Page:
Patterns are emerging - the Age of the aggregator is upon us

One of our 9 P's, Partners is emerging as a key strategic lever for many right now. None more so than Shopify. In a surprise announcement late yesterday, Shopify and Walmart announced a rather interesting partnership. When I worked at eBay, everyone wanted to partner with us for our scale, our job was to figure out the competitive advantage we gained from the deal - it was not always immediately clear. Walmart purchased Jet.com in 2016 for $3B, a site that is currently in the process of being discontinued.  It is widely recognised that they acquired tech and talent as opposed to a platform that was destined to take on Amazon. But why this partnership, here is the official line:

For years, building an eCommerce Marketplace customers trust has been a priority for our business. That’s why we are joining forces with Shopify, an all-in-one commerce platform used by more than 1 million businesses, to open the Walmart Marketplace to their sellers. As our CEO Doug McMillon recently said, competition is good in the retail business, and we want more retailers not fewer.

Let's consider some of the more simple facts too:

* Onboarding is hard - Shopify negates the need or personnel to do this.
* Walmart onboarding up to now, has been poor - this should be seamless
* The ads platform is crude for now, so conversion rates should be strong (Shareholders will like this new revenue stream.)
* Discovering new brands and products is tough to keep on top of, this partnership gives them an inside track on the hot new thing.
* Maybe, just maybe, new brands will move to Walmart as their partner of choice and Amazon will be left to work on their private label business.

I wonder will Tesco in the UK adopt a similar strategy?



Klarna, Klarna, the leading global payments provider and shopping service, today announced that it is launching a customer loyalty program called Vibe this summer, becoming the first buy now, pay later service provider to offer a rewards program. The no-fee program will be rolled out to the US market in June before being extended to Klarna’s other key markets of Germany, Australia, Sweden and the UK within the next year. The move is the next phase in Klarna’s efforts to evolve the shopping experience to deliver inspiration, convenience and even more value.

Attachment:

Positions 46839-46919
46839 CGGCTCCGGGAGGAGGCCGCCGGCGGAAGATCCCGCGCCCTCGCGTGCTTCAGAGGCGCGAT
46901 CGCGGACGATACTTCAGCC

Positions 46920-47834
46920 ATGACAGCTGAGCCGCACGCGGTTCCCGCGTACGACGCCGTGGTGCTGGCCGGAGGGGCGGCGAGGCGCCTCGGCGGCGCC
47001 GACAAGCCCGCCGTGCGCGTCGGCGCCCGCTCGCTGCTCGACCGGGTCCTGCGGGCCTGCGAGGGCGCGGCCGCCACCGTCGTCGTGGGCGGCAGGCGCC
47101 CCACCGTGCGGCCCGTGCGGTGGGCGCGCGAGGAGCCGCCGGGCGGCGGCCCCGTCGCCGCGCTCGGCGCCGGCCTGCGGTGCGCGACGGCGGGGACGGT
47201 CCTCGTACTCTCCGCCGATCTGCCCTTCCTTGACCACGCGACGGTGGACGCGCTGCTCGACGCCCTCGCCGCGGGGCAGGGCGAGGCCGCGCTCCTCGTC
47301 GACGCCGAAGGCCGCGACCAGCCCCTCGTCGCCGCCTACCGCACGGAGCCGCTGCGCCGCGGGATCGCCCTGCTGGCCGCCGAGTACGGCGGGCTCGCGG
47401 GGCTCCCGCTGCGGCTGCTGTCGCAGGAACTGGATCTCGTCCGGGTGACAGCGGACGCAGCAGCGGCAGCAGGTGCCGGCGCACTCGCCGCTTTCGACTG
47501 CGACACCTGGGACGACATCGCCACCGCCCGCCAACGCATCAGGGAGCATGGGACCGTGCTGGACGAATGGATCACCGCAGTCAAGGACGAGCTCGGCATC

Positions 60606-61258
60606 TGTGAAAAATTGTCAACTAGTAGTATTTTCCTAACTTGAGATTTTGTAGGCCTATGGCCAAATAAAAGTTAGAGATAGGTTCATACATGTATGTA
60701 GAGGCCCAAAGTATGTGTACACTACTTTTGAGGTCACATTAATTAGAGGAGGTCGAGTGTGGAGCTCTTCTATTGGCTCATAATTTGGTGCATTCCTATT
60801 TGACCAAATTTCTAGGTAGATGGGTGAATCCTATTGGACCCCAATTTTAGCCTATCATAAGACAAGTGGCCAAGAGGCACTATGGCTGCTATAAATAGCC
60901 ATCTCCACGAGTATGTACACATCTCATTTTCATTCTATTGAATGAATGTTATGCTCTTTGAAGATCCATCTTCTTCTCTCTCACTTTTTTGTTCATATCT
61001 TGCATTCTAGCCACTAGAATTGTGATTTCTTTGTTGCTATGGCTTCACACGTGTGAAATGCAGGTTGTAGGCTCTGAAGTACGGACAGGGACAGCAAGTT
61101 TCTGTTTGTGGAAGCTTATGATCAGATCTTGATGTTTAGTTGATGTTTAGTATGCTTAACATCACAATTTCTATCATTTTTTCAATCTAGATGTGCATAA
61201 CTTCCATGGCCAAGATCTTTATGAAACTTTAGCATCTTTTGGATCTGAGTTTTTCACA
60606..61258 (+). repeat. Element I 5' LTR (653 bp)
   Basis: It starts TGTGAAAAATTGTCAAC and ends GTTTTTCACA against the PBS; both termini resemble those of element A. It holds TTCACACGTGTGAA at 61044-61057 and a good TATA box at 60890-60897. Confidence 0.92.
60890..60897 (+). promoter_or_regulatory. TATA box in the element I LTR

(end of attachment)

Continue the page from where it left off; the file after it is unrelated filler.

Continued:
This is a smart move and given their position as a payment provider over multiple territories, gives them great scope to expand beyond America. It is especially interesting as it cross platforms and channels, so a Klarna "Vibe" could be picked up buying on Asos.com and used to redeem my Starbucks coffee. They will need this to go toe to toe with Walmart and Shopify. Their brand positioning is so strong, expect Gen Z users to run with this all the way to the bank.



In a further move to become the Wechat of the Western world,  , WhatsApp  has finally pulled the trigger on payments in its app. Today the Facebook-owned messaging service announced that users in Brazil would be the first to be able to send and receive money by way of its messaging app, using Facebook Pay, the payments service WhatsApp owner Facebook  launched last year.

This move comes swiftly after native "Shops" by Facebook got rolled out across the network. They are aggressively moving in to adopt a space where Ad revenue is not the main income source. Facebook marketplace already has a hyper-local targeting capability and now adding payments across all apps, makes it's position very strong.




This is great to see, D2C brands investing in out of home advertising. This is a recognition that there is a long way off before online is the dominant channel, rather it is now a critical part of the mix.

“If previously you were trying to catch the eyeballs of commuters, now how can you think about using out of home to catch the eyes of joggers?” said Flaherty. (CEO of hellorory.com).


Ad costs sky rocketed as more sellers came online during the pandemic lockdown and brands need to find ways to spread their ad budgets.